Nathan strives against those who will "trade flesh for gold to pay for their sin" in "Enough," reminding them (and himself) that "God sees the heart of a man, but the heart is the one thing you don't understand." "Green and Gold" is a beautifully constructed lament about childhood chums, one of whom chose to "chew the fattest plum" and then "left the skin and seed here for me when you were done." But so what -- "that's how it goes, sometimes, that's how it goes." And you know it is HARD to let it go.

The title cut, "Six Black Birds," is harsh and forceful, with some serious squealing guitar that sets the tone. Yet the storyteller admits, "I am frightened, I am frayed, All I want is to escape this world's pain and hatred too." Of the song's first six black birds, three are for faith, one for truth, one for fear, and one for "you." Later, Hamilton swaps out "fear" for "hope" -- a sign that the tide is turning this fight against anger.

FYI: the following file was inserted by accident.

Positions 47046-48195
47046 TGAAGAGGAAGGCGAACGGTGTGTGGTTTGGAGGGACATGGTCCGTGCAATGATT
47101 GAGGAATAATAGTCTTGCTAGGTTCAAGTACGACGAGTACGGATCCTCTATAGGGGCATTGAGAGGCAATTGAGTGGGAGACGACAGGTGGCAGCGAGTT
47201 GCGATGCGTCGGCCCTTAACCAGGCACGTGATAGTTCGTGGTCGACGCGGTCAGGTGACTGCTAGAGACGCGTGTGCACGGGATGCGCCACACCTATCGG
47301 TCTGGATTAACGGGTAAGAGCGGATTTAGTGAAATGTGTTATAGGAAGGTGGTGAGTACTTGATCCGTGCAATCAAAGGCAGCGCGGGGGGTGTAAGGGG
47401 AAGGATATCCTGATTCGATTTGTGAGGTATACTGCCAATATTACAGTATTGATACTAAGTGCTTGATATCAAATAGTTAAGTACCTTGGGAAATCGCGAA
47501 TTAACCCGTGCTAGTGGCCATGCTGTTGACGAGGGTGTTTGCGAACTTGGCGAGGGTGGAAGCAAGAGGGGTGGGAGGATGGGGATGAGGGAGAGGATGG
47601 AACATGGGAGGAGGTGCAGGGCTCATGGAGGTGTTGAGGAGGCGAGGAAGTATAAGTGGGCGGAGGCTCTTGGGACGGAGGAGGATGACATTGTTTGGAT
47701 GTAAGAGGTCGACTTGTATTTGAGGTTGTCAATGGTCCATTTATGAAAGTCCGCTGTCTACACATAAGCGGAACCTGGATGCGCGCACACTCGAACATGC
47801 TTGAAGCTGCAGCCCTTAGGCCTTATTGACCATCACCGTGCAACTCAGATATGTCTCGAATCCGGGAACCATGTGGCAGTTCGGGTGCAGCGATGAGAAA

But the crowning achievement of this song collection is the gorgeous "Frame to Finish," one of the most beautiful love songs from anyone in quite a while, and yet one that includes a plea to "walk on and leave these broken things behind, Strewn and scattered here for someone else to find." In the beginning, "I took the hand of a stranger and I looked into her face, It was flush with fear and the slightest touch of grace."

The carpenter in Hamilton had earlier promised, "From frame to finish I'll see you through, From the tempest and the torrent rain I'll shelter you," to the "stranger" whose face at first meeting was "flush with fear and the slightest touch of grace." But the bargain was that "You might just find that I'd reach to touch your pain, On the chance that you might reach for me and do the same."